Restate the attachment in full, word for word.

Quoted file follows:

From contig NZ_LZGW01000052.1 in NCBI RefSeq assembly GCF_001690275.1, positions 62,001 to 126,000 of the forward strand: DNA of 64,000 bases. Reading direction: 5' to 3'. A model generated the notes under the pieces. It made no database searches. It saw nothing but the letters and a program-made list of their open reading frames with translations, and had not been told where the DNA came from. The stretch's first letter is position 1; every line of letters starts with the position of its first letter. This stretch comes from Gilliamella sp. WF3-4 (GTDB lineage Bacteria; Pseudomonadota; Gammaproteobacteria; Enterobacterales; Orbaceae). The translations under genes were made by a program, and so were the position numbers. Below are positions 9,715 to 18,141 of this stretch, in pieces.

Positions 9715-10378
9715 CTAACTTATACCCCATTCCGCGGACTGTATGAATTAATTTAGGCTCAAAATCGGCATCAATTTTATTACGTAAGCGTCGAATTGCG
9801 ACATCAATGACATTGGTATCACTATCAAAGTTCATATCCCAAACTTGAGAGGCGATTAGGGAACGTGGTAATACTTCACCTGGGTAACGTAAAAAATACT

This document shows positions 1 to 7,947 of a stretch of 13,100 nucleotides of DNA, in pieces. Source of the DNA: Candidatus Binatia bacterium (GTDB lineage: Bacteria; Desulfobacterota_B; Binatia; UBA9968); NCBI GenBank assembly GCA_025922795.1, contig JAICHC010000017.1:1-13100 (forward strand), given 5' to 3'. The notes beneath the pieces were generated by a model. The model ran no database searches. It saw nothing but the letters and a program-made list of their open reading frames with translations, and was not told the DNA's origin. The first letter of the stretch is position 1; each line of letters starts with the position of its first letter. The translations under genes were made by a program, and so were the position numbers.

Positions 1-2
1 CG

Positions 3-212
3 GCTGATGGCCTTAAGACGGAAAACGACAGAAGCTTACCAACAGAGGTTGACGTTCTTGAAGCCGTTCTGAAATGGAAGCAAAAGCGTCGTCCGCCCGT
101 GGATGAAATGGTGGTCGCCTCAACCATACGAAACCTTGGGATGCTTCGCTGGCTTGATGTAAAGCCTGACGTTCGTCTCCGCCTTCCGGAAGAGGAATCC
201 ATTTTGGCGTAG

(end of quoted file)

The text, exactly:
From contig NZ_LZGW01000052.1 in NCBI RefSeq assembly GCF_001690275.1, positions 62,001 to 126,000 of the forward strand: DNA of 64,000 bases. Reading direction: 5' to 3'. A model generated the notes under the pieces. It made no database searches. It saw nothing but the letters and a program-made list of their open reading frames with translations, and had not been told where the DNA came from. The stretch's first letter is position 1; every line of letters starts with the position of its first letter. This stretch comes from Gilliamella sp. WF3-4 (GTDB lineage Bacteria; Pseudomonadota; Gammaproteobacteria; Enterobacterales; Orbaceae). The translations under genes were made by a program, and so were the position numbers. Below are positions 9,715 to 18,141 of this stretch, in pieces.

Positions 9715-10378
9715 CTAACTTATACCCCATTCCGCGGACTGTATGAATTAATTTAGGCTCAAAATCGGCATCAATTTTATTACGTAAGCGTCGAATTGCG
9801 ACATCAATGACATTGGTATCACTATCAAAGTTCATATCCCAAACTTGAGAGGCGATTAGGGAACGTGGTAATACTTCACCTGGGTAACGTAAAAAATACT

This document shows positions 1 to 7,947 of a stretch of 13,100 nucleotides of DNA, in pieces. Source of the DNA: Candidatus Binatia bacterium (GTDB lineage: Bacteria; Desulfobacterota_B; Binatia; UBA9968); NCBI GenBank assembly GCA_025922795.1, contig JAICHC010000017.1:1-13100 (forward strand), given 5' to 3'. The notes beneath the pieces were generated by a model. The model ran no database searches. It saw nothing but the letters and a program-made list of their open reading frames with translations, and was not told the DNA's origin. The first letter of the stretch is position 1; each line of letters starts with the position of its first letter. The translations under genes were made by a program, and so were the position numbers.

Positions 1-2
1 CG

Positions 3-212
3 GCTGATGGCCTTAAGACGGAAAACGACAGAAGCTTACCAACAGAGGTTGACGTTCTTGAAGCCGTTCTGAAATGGAAGCAAAAGCGTCGTCCGCCCGT
101 GGATGAAATGGTGGTCGCCTCAACCATACGAAACCTTGGGATGCTTCGCTGGCTTGATGTAAAGCCTGACGTTCGTCTCCGCCTTCCGGAAGAGGAATCC
201 ATTTTGGCGTAG